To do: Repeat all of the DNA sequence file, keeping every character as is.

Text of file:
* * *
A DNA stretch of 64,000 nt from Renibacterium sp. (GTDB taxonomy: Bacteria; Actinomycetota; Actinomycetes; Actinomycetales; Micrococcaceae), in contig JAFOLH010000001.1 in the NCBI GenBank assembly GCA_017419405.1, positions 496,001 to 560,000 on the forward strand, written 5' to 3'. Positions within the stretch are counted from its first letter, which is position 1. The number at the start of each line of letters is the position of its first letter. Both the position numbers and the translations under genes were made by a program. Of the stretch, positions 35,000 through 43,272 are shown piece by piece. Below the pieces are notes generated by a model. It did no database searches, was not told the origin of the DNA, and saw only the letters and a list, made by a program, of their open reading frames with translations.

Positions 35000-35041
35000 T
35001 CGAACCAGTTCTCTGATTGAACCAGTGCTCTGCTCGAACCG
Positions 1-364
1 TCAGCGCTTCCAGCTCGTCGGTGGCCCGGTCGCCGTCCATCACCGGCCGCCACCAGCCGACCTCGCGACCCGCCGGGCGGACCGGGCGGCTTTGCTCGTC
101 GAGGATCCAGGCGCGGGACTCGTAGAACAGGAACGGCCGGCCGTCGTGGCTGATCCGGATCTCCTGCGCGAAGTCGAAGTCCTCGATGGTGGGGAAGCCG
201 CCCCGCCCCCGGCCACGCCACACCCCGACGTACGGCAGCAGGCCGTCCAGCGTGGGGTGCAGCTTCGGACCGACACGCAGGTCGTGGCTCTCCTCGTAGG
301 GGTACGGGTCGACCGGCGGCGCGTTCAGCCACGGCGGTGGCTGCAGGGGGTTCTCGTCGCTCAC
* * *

A DNA stretch of 64,000 nt from Renibacterium sp. (GTDB taxonomy: Bacteria; Actinomycetota; Actinomycetes; Actinomycetales; Micrococcaceae), in contig JAFOLH010000001.1 in the NCBI GenBank assembly GCA_017419405.1, positions 496,001 to 560,000 on the forward strand, written 5' to 3'. Positions within the stretch are counted from its first letter, which is position 1. The number at the start of each line of letters is the position of its first letter. Both the position numbers and the translations under genes were made by a program. Of the stretch, positions 35,000 through 43,272 are shown piece by piece. Below the pieces are notes generated by a model. It did no database searches, was not told the origin of the DNA, and saw only the letters and a list, made by a program, of their open reading frames with translations.

Positions 35000-35041
35000 T
35001 CGAACCAGTTCTCTGATTGAACCAGTGCTCTGCTCGAACCG
Positions 1-364
1 TCAGCGCTTCCAGCTCGTCGGTGGCCCGGTCGCCGTCCATCACCGGCCGCCACCAGCCGACCTCGCGACCCGCCGGGCGGACCGGGCGGCTTTGCTCGTC
101 GAGGATCCAGGCGCGGGACTCGTAGAACAGGAACGGCCGGCCGTCGTGGCTGATCCGGATCTCCTGCGCGAAGTCGAAGTCCTCGATGGTGGGGAAGCCG
201 CCCCGCCCCCGGCCACGCCACACCCCGACGTACGGCAGCAGGCCGTCCAGCGTGGGGTGCAGCTTCGGACCGACACGCAGGTCGTGGCTCTCCTCGTAGG
301 GGTACGGGTCGACCGGCGGCGCGTTCAGCCACGGCGGTGGCTGCAGGGGGTTCTCGTCGCTCAC